I do not think Romeo and Juliet are close to their parents, nor do I think their parents know them very well. At the beginning of the play, when Romeo is moping over Rosaline, his father is worried about him but he actually does nothing about it. Juliet's parents are nasty to her, especially her father, who is particularly horrible when she says she wants to marry for love. He tells her that he has lined up a suitable husband, meaning a wealthy one, and that is that. If she doesn't marry Paris (that's his name) she will be thrown out of the house, to fend for herself.
What her father does not know is that his only daughter, who he is supposed to be so concerned about, is already married
to the son of his enemy, Montague. He really doesn't communicate with his daughter at all, if this is the case. Obviously she has not spoken to him about it. She cannot even share her secret about the most important moment in her life with her mother. The only person who knows is her nurse, who helps to arrange everything, the way a mother should. Juliet
's nurse has been with her since birth and brought her up like her own daughter (she had a daughter of her own but she died). You could say that the nurse is Juliet's substitute mother, even though she is a servant in the Capulet household.
She does love Juliet
Nurse: Thou wast the prettiest babe that e'er I nursed.
An I might live to see thee married once,
I have my wish.
but she also likes to boss her around, though I think this is because she wants Juliet to be happy. She does not put Romeo
down, at least not until after he has killed Tybalt and the Prince of Verona has exiled him. Then, when Paris is named as Juliet's husband, and Juliet asks her dear nurse for advice, she says the wrong thing entirely.
Nurse: I think it best you married with the County.
O, he's a lovely gentleman!
Romeo's a dishclout to him.
This is when Juliet feels completely alone, and goes to the Friar for help.
Romeo has more freedom of movement than Juliet does in Verona, before he is exiled that is, but he, too, depends on the Friar for fatherly advice. In this way the Friar is a father figure to them both, though more to Romeo. The Friar's plan to bring them together in Mantua, away from Verona, was clever and would have worked, if his messenger had reached Romeo before Balthasar did. As it turned out, the Friar reached the Capulet vault too late to save Romeo, and then he ran away when he heard the watch coming, leaving Juliet behind. This was cowardly, but the watch caught him anyway. He tells the truth about what happened, and is cleared of suspicion, but he will live with two deaths on his hands.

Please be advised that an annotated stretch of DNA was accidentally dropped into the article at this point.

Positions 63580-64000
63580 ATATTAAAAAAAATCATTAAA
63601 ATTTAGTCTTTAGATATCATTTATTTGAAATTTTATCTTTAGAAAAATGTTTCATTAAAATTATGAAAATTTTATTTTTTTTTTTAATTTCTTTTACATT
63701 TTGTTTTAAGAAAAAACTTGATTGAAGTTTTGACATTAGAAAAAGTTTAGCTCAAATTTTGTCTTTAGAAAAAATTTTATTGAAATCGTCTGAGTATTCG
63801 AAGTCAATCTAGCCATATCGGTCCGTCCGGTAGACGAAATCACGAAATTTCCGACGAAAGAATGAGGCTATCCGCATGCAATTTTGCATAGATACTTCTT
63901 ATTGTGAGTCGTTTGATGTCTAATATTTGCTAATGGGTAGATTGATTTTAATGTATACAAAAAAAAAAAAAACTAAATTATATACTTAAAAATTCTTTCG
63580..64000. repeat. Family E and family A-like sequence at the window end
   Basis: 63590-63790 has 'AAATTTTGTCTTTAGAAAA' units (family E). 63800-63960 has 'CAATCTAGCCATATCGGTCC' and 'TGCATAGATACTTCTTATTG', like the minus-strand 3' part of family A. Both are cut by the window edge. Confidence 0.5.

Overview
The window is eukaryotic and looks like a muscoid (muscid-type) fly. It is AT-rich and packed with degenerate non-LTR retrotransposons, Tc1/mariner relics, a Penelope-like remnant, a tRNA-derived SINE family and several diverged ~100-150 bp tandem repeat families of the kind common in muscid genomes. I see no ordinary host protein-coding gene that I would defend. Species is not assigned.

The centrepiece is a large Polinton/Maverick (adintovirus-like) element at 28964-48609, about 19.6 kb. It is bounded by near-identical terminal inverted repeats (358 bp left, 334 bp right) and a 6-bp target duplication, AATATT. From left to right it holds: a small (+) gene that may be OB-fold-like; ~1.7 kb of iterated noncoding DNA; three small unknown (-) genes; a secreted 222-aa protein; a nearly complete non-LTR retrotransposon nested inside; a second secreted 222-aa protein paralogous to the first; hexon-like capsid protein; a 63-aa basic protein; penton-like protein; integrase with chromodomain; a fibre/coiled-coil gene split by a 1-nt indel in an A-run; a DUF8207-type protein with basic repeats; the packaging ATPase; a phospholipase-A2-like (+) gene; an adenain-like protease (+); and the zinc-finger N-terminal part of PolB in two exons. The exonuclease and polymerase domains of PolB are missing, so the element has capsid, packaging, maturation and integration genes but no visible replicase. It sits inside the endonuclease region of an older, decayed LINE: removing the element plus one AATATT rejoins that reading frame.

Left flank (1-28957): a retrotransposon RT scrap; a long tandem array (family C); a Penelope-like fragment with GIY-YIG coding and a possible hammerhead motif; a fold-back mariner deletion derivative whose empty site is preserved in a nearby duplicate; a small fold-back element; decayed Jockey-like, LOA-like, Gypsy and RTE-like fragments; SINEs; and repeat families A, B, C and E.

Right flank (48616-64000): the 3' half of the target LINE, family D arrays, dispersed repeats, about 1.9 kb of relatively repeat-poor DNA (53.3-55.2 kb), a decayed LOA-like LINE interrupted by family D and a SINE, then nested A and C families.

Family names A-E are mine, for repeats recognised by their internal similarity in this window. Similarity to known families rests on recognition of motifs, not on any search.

Romeo and Juliet are two teenagers who fall in love in spite of everything and get married secretly, without any of the adults in their families knowing. I think theirs is a perfect love that could not survive in an imperfect world, and Shakespeare uses adults as the dramatic tools to bring their happiness to a premature and tragic end. This is just how the real world works; I mean, that it is run by adults who are dismissive of what teenagers feel and want. They force teenagers into a corner or into rebellion, if they feel strongly enough about something - like Romeo and Juliet did about their love - to make it happen. The adults in this play, whether they are real parents or substitute ones, control or at least steer the action by their attitudes and decisions. If there had been communication between the real parents and their respective children, the feud might have been brought to an end more quickly, and without bloodshed. It is so true that we learn from the wisdom of hindsight. With the Friar playing God, and the parents so caught up in their own lives that they don't know what is going on with their children, maybe there couldn't have been any other ending. I just feel that, for Romeo and Juliet, their lives are too valuable to be sacrificed so that their families can learn the truth.
Finally, I think that what Shakespeare is saying about guilt is that we all share it. Man is responsible for the crimes he commits against himself. It is the way of the world that it takes tragedy for us to forget our differences and come together for healing. Romeo and Juliet's deaths, which could have been avoided, served to bring their families together and heal the feud, but this joining of hands would never bring their children back. In the end love triumphs by keeping Romeo and Juliet together, beyond earthly pain and suffering, while their families live to endure the sorrow of death: this is their punishment.